The event was free and open to the public, and the public certainly took advantage.
I showed up two hours early in order to get a good seat, and I still only managed to get a seat in the third row. Some privileged nobles of Fort Collins had “reserved seats.” The nerve.
The gloriously lit ballroom sat some 500 people, with about 75 standing against all four walls and a group of dedicated fans sitting around Strayed’s podium.
Everyone was teeming with excitement, and by everyone, I mean all the hundreds of happy old ladies who dragged their reluctant husbands along.
Husbands and boyfriends initially looked bored out of their minds, and were all putting their arms around their significant others for a mind-distracting cuddle, and to subconsciously say, “Honey, what on Earth did I do to deserve this impending torture?”
But, almost immediately, the crowd, including myself, fell in love with Cheryl Strayed.
Her novel “Wild,” is an autobiographical account of the lowest point in the author’s life, brought upon by a poisonous relationship and the unexpected death of her mother. She did what she thought she needed to do at the time — hike alone on the Pacific Crest Trail.
I haven’t read the book, though just from hearing Strayed read small excerpts, it sounds absolutely worth a read, even though I’ve already seen the film the book was based on.
The film, starring Reese Witherspoon, is a fantastic addition to the film canon of the American road trip. Strayed spoke highly of the film, and especially highly of Witherspoon, who became her dear friend during the shoot.
She recalled her short cameo at the beginning of the film where she plays a truck driver telling Reese “good luck” on her upcoming journey. Though a simple part, the line clearly weighed heavily on Strayed, who was essentially traveling back in time and giving advice to her younger self.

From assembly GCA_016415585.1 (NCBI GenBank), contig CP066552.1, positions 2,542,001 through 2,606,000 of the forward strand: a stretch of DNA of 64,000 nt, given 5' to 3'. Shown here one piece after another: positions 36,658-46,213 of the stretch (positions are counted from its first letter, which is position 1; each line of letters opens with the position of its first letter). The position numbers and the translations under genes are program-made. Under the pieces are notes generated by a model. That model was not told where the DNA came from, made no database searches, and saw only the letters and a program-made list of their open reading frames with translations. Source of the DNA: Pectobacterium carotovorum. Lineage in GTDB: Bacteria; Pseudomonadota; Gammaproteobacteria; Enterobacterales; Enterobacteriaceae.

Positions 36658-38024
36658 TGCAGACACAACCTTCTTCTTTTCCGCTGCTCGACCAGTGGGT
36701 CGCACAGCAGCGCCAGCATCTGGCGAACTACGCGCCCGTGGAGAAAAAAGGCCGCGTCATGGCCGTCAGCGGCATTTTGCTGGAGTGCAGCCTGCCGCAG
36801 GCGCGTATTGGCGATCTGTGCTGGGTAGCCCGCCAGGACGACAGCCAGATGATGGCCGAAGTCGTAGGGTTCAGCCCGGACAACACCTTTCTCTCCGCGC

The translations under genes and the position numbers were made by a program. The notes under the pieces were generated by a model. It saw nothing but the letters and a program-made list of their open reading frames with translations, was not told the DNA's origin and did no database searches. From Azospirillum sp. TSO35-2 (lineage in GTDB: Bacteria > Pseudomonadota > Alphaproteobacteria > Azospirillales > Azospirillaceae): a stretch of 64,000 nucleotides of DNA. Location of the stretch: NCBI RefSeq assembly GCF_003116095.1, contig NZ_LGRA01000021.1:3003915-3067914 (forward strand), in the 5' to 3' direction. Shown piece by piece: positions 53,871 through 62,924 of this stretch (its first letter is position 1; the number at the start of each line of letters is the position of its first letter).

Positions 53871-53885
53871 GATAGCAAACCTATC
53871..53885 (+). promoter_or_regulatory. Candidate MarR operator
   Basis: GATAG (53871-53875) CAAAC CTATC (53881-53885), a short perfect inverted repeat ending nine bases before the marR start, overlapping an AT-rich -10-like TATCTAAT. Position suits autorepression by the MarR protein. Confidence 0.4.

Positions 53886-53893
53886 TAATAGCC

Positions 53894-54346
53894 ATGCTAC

The novel is known for its brutally honest prose and ability to absolutely connect the reader through Strayed’s thoughts and personality. In this case, art was an imitation of life, as Strayed spoke in person with the same intensity and honesty as in the narration of her novel.
She proved to be a master public speaker, keeping the audience engaged —laughing and crying at all the appropriate moments. Even the aforementioned husbands and boyfriends found themselves holding back some tears after Strayed’s compassionate speeches.
She ended her reading with an excerpt from her essay collection “Tiny Beautiful Things,” which was definitely the most profound moment of the night, throwing out what is certainly one of her best lines from any of her work: “Don’t be afraid to break your own heart.”
After the reading she hosted an open Q and A session, for which the entire audience stayed, unable to pull themselves away from Strayed’s entertaining eloquence.
One brave girl came up to the microphone and told a heartbreaking story about the trials of her own life, and how reading “Wild” gave her a sudden vision of how everything could be better and gave her the courage to follow that vision.
Strayed also revealed her favorite quote, from Emily Dickinson, which perfectly accentuates the themes of her novel, and her life in general. It was, “If your nerve deny you, go above your nerve.”
Collegian A&E Writer Morgan Smith can be reached at firstname.lastname@example.org or on Twitter @MDSFilms.